The author of a recent article in Christianity Today examines how cohousing's "radical hospitality" can be an inspiration and opportunity for churches to follow. Both Alice Alexander of Coho/US and Courtney Martin, Temescal Commons Resident and author of The New Better Off (which I just started reading, and wow - already highly recommend!) are interviewed.
"We evolved to live in community, and that seems to be the scale where we can best navigate the complexities of life-experiences of people not like us, the fragility and resilience of the web of life that surrounds us. When we live connected to a community, we are more likely to become champions for one another, not just for ourselves. It's a small step from there to becoming advocates for the larger community, even for the community of all life. From there, the idea of the common good is not so hard to grasp."
Last month on Cohousing-L, a timely topic was sparked by the sharing of Courtney Martin's excellent New York Times article mentioning cohousing, Modern Housing with Village Virtues. How do cohousers get journalists to care about the topic? To really put in the research and get the facts right? To ensure the human element is carried through in quotable, relatable stories?
CoHousing Solutions is proud to announce our first graduating class of the 500 Communities Program! This year-long training is spearheaded by Katie McCamant, and gathers passionate cohousing entrepreneurs who want to devote themselves to the goal of building the next 500 communities while working collaboratively, supporting each other and making a good living.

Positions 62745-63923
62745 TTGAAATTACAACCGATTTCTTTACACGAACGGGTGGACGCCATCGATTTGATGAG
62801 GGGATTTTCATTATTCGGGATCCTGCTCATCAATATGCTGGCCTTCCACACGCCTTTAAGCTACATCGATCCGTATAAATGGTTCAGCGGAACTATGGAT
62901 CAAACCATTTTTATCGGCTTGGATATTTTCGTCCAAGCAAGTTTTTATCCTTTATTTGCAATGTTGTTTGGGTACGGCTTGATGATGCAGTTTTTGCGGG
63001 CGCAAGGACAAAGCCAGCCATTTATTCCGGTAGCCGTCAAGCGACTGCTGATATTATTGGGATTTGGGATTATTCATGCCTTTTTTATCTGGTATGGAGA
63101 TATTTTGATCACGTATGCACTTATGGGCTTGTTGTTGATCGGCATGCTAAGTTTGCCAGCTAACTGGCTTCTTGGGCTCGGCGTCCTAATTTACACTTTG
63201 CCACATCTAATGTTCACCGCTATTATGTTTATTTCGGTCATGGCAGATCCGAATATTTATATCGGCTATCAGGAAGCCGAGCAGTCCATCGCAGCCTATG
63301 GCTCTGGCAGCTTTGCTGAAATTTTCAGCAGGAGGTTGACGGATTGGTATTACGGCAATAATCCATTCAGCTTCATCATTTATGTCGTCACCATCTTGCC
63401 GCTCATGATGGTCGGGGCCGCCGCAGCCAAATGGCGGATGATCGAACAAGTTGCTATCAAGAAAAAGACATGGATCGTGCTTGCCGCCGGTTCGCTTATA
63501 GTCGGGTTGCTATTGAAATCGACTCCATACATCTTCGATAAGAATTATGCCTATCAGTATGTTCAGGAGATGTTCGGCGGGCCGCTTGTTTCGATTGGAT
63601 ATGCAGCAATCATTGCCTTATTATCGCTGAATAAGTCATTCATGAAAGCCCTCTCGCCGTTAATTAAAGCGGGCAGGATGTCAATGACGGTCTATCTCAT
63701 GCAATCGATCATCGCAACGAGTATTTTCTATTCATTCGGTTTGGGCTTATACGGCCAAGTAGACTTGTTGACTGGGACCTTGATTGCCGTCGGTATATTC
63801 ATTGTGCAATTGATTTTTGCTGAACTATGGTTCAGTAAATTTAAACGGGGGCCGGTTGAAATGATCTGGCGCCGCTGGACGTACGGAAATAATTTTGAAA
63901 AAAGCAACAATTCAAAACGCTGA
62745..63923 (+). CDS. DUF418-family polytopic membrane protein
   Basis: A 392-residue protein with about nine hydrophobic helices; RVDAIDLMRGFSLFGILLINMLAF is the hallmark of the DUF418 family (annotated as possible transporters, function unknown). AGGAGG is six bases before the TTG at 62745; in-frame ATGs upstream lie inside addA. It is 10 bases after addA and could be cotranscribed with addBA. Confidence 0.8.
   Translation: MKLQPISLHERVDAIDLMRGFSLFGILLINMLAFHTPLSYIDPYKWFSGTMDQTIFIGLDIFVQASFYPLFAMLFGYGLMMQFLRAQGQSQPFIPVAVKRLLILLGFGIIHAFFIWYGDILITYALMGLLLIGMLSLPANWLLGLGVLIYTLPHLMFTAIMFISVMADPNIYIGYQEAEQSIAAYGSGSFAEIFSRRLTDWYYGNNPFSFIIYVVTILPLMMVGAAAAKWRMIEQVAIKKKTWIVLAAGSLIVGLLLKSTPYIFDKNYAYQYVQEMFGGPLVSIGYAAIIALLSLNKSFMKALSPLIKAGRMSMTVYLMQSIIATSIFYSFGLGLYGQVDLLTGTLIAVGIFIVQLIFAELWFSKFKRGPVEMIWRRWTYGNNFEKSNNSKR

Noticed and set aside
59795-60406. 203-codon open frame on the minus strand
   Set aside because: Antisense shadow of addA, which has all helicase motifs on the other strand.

Cohousers don’t only talk the green talk, they walk the green walk.
Yet the sustainable lifestyle inherent in intentional neighborhoods is not always outwardly apparent to the greater community (minus solar panels on rooftops or street-facing gardens). It’s a goal of many forming communities to demonstrate these built-in savings, embodied in greener-built homes, on-site activities resulting in less driving and the overall sharing culture.
Californians had a lot of choices for where to visit last Saturday the 30th for Cohousing Open House Day. From Arcata to L.A. to the Bay and Sierra Foothills in-between, 19 communities participated - more than any other state (though you came close, Massachusetts). I had the treat of touring Muir Commons in Davis, and arrived curious about who and what I'd find in this 25 year-old community, the very first built in the United States. I wondered - Does community stand the test of time, when only a few founding members are left?